SVM Asset Management believes its response to the FCA's new Assessment of Value regime exceeded basic requirements. Bob Currie talks to the firm’s founder, independent directors and certain staff to find out how.
Since the Financial Conduct Authority’s assessment of value (AoV) regime came into force in the UK last year, the first round of AoV disclosures have revealed striking differences in approach by asset managers to measuring value (Funds Europe, June 2020). SVM Asset Management, which featured in our report last month, is one fund manager whose AoV disclosure could be cited as an example of best practice.
Colin McLean, founder and director of the firm, told us: “Many within the industry have addressed the FCA’s AoV regime primarily as an initiative to drive down costs borne by the investor. However, SVM has taken a wider view of value assessment, taking this as an invitation to evaluate how investors view us as an asset manager and whether we are meeting their expectations.”
McLean says good governance is central to delivering value. While growing numbers of asset managers are outsourcing their authorised corporate director (ACD) function – a key governance component for asset managers – the Edinburgh-based boutique manager, which had assets under management of £516 million (€570 million) on June 30, has retained its ACD function in-house and states that oversight and compliance lie at the heart of its business.
Two independent non-executive directors (iNEDs) have been granted a central role in driving the value assessment process. One of them is a former fund gatekeeper at Scottish Widows, JB Beckett, who has wide experience of business-to-business fund distribution relationships and specialist expertise as a fund buyer and analyst.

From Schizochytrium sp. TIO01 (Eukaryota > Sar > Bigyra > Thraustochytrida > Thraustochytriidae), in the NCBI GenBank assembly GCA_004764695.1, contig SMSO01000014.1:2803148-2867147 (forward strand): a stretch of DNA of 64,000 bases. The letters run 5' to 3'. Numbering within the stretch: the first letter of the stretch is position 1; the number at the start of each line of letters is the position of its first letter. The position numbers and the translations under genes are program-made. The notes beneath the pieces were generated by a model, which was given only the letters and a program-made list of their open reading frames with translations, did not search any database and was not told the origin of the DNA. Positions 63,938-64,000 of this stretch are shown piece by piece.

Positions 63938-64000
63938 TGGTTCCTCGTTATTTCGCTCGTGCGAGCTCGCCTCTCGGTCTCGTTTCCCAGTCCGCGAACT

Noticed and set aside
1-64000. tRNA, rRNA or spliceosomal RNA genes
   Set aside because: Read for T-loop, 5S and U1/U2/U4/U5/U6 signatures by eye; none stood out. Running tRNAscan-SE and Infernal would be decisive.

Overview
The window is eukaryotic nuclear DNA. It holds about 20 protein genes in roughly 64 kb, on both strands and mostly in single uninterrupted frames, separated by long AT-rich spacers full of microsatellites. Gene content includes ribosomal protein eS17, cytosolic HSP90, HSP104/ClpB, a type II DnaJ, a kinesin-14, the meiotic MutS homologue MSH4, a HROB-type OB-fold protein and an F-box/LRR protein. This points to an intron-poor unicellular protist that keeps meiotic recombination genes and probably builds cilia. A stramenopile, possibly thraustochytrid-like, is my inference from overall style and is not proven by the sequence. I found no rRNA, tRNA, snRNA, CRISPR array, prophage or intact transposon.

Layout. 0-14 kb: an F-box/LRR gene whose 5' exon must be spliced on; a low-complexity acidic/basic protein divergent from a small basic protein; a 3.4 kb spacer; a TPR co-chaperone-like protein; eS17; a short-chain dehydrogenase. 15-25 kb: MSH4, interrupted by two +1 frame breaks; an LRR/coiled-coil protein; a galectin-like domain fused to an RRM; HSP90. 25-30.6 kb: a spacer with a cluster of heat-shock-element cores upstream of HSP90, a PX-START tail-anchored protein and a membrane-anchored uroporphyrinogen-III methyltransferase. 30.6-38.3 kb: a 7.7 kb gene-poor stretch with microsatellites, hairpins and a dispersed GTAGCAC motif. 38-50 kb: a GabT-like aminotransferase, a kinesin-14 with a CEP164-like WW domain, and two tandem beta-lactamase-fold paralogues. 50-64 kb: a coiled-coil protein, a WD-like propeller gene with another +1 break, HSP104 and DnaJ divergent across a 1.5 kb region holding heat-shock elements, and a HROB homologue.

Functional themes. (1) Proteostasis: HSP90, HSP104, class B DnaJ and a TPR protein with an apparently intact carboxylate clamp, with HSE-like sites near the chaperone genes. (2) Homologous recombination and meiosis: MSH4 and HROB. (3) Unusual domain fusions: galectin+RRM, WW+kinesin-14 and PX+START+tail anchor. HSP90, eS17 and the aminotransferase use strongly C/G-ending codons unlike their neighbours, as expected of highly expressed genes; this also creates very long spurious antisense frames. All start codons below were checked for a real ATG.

His fellow iNED, Jonathan Hewitt – previously head of personal investing at Fidelity – applied his consumer background to assess whether retail investors are getting a fair deal from SVM funds. Both iNEDs have seats on the SVM board of directors and serve on a number of its subcommittees. They also sit on an SVM AoV working group.
Beckett says that the firm’s AoV disclosure acts as a direct line from McLean, as boardroom chairman.
The iNEDs were given a high level of freedom to assess value independently of the chairman and board, meeting 13 times in five months to define methodology and how to shape the final report and determine any action.
“It is important for the assessment framework that the iNEDs have been involved from the start, as architect and builder of the report, and not simply drafted in a few weeks before publication as recipient to the sign off,” says Beckett. “However, this is not happening in a uniform way across the industry.”
Hewitt says preparatory work around the AoV evaluation began in September 2019. This involved internal discussions around what the AoV assessment should deliver in line with the FCA’s seven AoV criteria for funds and share classes.